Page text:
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The Ultimate Fighting Championship looks to be back in full swing, and it starts with this mixed bag of a card. The UFC on ESPN 9 main event between Tyron Woodley and Gilbert Burns this Saturday in Las Vegas is the type of fight that is well-matched on paper but may be a bit of a chore in practice. That sums up a decent amount of fights on this lineup, as the top two fights, the featured prelim and even the opener are all difficult to call, but they may just stay at a tactical simmer rather than providing much action. As always, there are still some clear bright spots: Undercard bouts like Billy Quarantillo-Spike Carlyle and Tim Elliott-Brandon Royval figure to provide excitement for as long as they last.
Now to the UFC on ESPN 9 “Woodley vs. Burns” preview:
WelterweightsTyron Woodley (19-4-1) vs. Gilbert Burns (18-3)
ODDS: Woodley (-185), Burns (+160)
Some 16 months after Woodley lost his welterweight title to Kamaru Usman, we finally see exactly where he goes from here. “The Chosen One” has never really gotten his due, but any attempts to become a beloved champion were doomed from the beginning, since he quickly and brutally ended the excellent reign of beloved violence kingpin Robbie Lawler. While Woodley’s own reign had its moments—his first bout against Stephen Thompson had some excellent stretches, and he absolutely destroyed Darren Till—he took what was a conservative style from the outset and pivoted more and more towards neutralizing his opponents. His rematch against Thompson was one of the least entertaining fights in UFC history, and after following that up with a flat performance against Demian Maia, any hope of Woodley becoming a fan favorite was essentially over. Woodley’s style has always walked a tightrope on the way to success. Often backing himself against the cage, Woodley relies on the threat of his wrestling and his bomb of a right hand to either freeze his opponent into inactivity or make a mistake, at which point he can take over the fight. However, Usman blew that all apart and made it look easy in the process. The current champion just continued to move forward and outwrestle Woodley, never triggering any sort of huge counter and quickly wearing out the two-time NCAA All-American. There was not much of a clamor for a rematch, nor should there have been. Woodley’s style seems set in stone at this point, and it is difficult to see him overcoming the challenges Usman presents, particularly when it comes to wrestling. The question now becomes whether or not Woodley’s style works at all, or if Usman showed the blueprint to breaking him down consistently. This bout against Burns should go a long way towards finding that out.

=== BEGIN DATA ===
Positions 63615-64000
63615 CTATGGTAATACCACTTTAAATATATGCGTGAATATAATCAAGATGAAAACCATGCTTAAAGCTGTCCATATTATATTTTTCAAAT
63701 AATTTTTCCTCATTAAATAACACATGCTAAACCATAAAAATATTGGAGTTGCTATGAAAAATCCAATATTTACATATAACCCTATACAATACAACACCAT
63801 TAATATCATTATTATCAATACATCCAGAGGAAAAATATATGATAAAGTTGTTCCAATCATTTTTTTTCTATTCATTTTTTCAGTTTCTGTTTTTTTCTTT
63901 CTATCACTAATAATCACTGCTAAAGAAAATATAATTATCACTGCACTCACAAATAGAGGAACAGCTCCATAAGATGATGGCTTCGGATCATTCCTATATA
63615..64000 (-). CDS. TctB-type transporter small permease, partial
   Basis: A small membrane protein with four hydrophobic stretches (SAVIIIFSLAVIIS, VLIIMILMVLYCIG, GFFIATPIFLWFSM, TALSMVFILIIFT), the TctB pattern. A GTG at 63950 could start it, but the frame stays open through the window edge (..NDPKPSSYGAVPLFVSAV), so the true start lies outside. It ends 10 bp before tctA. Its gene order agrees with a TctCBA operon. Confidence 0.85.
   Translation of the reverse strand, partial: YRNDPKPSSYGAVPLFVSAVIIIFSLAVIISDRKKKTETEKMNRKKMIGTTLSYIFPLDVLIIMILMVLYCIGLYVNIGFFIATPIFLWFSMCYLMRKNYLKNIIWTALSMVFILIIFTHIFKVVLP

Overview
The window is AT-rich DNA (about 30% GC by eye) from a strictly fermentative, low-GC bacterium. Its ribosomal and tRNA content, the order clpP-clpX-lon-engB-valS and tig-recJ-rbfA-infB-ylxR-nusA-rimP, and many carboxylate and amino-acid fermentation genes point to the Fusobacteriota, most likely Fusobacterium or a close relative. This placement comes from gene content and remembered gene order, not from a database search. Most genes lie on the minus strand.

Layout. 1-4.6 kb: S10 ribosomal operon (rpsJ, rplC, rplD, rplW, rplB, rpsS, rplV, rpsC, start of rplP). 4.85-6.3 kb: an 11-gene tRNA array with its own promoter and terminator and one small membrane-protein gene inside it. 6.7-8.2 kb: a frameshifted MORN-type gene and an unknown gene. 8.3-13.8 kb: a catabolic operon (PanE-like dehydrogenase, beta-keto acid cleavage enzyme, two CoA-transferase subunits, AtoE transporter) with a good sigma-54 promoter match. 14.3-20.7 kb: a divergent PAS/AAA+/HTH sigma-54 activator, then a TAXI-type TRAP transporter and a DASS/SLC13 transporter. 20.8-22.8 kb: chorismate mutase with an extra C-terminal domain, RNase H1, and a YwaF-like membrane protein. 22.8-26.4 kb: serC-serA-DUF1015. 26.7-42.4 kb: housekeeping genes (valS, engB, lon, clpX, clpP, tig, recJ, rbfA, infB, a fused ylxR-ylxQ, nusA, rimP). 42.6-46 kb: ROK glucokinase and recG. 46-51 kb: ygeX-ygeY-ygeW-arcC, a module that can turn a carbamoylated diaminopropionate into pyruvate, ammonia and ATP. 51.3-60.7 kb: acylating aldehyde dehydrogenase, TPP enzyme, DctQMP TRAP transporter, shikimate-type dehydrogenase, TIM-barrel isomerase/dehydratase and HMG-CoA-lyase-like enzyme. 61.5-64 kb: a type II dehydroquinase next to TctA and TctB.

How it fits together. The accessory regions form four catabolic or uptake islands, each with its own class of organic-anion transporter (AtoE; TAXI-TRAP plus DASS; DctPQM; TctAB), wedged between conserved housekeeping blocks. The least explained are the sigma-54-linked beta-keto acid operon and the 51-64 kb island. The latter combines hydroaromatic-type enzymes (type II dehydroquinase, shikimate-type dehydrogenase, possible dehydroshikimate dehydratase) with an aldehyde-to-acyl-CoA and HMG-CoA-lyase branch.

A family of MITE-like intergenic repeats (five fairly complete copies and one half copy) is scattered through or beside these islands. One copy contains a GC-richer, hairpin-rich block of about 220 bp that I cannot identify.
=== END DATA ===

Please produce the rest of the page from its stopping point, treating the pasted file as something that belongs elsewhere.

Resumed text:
Burns enjoyed a breakout 2019 campaign, as came out of nowhere to announce himself as a welterweight contender. “Durinho” was firmly on the lightweight prospect radar heading into the year, but he was still a former Brazilian jiu-jitsu stud trying to learn the ropes of mixed martial arts. After some difficulty getting opponents at lightweight, Burns decided to step in on late notice at 170 pounds and has not looked back since. He outpaced Alexey Kunchenko over three rounds, and having less of a weight cut meant that Burns could turn around less than two months later to earn an impressive win over Gunnar Nelson. That victory officially put Burns on the welterweight map, but it was in March that he became a true contender. His win over Maia could be framed as his taking the torch from the perennial elite grappler of the welterweight division, but Burns scored the win with his fists, escaping some danger on the ground to get to his feet and knock out the 2007 Abu Dhabi Combat Club Submission Wrestling World Championships gold medalist. That alone is impressive enough, as Burns became only the second man to finish Maia, who has had a long career of facing tough opposition. With another win, Burns is firmly in the title picture at welterweight. Not bad for someone who was not even in the division 10 months ago.
Woodley’s style does not look like it should work on paper, but as bad as Usman made the former champion look, there is still a decent chance that the Ferguson, Missouri, native remains effective for a few more years. “The Nigerian Nightmare” walking into close range did not trigger Woodley’s big counters, but the crucial part of the fight was that once “The Chosen One” sought to tie up with Usman, the latter was the stronger fighter. Burns shares the same camp as Usman, so he should be well-versed enough to follow the same game plan and not play Woodley’s usual game of chicken. If Woodley is truly broken, Burns might just manage to tee off on the former champ. However, if Woodley ties up with Burns and pins him against the fence for long stretches at a time, he can probably still win a few rounds, as boring as it might be. While Burns is a decent wrestler who has looked a bit better at welterweight, there is still a world of difference between what he can bring to the table in that department and what Usman managed to do. There are a lot of red flags here—between Woodley’s minimalist style and how it can go horribly wrong with only one bit of slippage—but if he comes in close to his usual self, there is probably enough left to win an ugly fight. The call is for Woodley to neutralize his way to a decision victory.
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